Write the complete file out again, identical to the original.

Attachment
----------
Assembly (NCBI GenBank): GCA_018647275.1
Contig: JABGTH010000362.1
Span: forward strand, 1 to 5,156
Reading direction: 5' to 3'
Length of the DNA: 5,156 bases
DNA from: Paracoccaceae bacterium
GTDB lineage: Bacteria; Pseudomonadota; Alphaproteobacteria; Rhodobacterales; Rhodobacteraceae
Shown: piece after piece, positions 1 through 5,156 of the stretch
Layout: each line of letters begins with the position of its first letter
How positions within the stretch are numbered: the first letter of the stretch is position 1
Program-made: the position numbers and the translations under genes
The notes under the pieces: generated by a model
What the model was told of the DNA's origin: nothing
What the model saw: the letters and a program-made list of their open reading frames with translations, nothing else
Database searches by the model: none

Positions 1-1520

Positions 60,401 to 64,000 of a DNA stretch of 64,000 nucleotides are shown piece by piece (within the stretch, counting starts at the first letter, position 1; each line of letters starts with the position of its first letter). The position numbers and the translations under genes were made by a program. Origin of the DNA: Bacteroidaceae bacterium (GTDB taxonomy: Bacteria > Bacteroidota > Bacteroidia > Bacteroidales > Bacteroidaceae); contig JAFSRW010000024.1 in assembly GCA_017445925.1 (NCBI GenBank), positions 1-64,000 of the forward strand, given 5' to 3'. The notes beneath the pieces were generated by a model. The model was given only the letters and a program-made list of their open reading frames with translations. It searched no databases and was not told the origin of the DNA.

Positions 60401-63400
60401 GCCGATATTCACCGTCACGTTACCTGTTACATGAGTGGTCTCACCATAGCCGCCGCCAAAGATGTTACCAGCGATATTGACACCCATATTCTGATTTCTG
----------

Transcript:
Assembly (NCBI GenBank): GCA_018647275.1
Contig: JABGTH010000362.1
Span: forward strand, 1 to 5,156
Reading direction: 5' to 3'
Length of the DNA: 5,156 bases
DNA from: Paracoccaceae bacterium
GTDB lineage: Bacteria; Pseudomonadota; Alphaproteobacteria; Rhodobacterales; Rhodobacteraceae
Shown: piece after piece, positions 1 through 5,156 of the stretch
Layout: each line of letters begins with the position of its first letter
How positions within the stretch are numbered: the first letter of the stretch is position 1
Program-made: the position numbers and the translations under genes
The notes under the pieces: generated by a model
What the model was told of the DNA's origin: nothing
What the model saw: the letters and a program-made list of their open reading frames with translations, nothing else
Database searches by the model: none

Positions 1-1520

Positions 60,401 to 64,000 of a DNA stretch of 64,000 nucleotides are shown piece by piece (within the stretch, counting starts at the first letter, position 1; each line of letters starts with the position of its first letter). The position numbers and the translations under genes were made by a program. Origin of the DNA: Bacteroidaceae bacterium (GTDB taxonomy: Bacteria > Bacteroidota > Bacteroidia > Bacteroidales > Bacteroidaceae); contig JAFSRW010000024.1 in assembly GCA_017445925.1 (NCBI GenBank), positions 1-64,000 of the forward strand, given 5' to 3'. The notes beneath the pieces were generated by a model. The model was given only the letters and a program-made list of their open reading frames with translations. It searched no databases and was not told the origin of the DNA.

Positions 60401-63400
60401 GCCGATATTCACCGTCACGTTACCTGTTACATGAGTGGTCTCACCATAGCCGCCGCCAAAGATGTTACCAGCGATATTGACACCCATATTCTGATTTCTG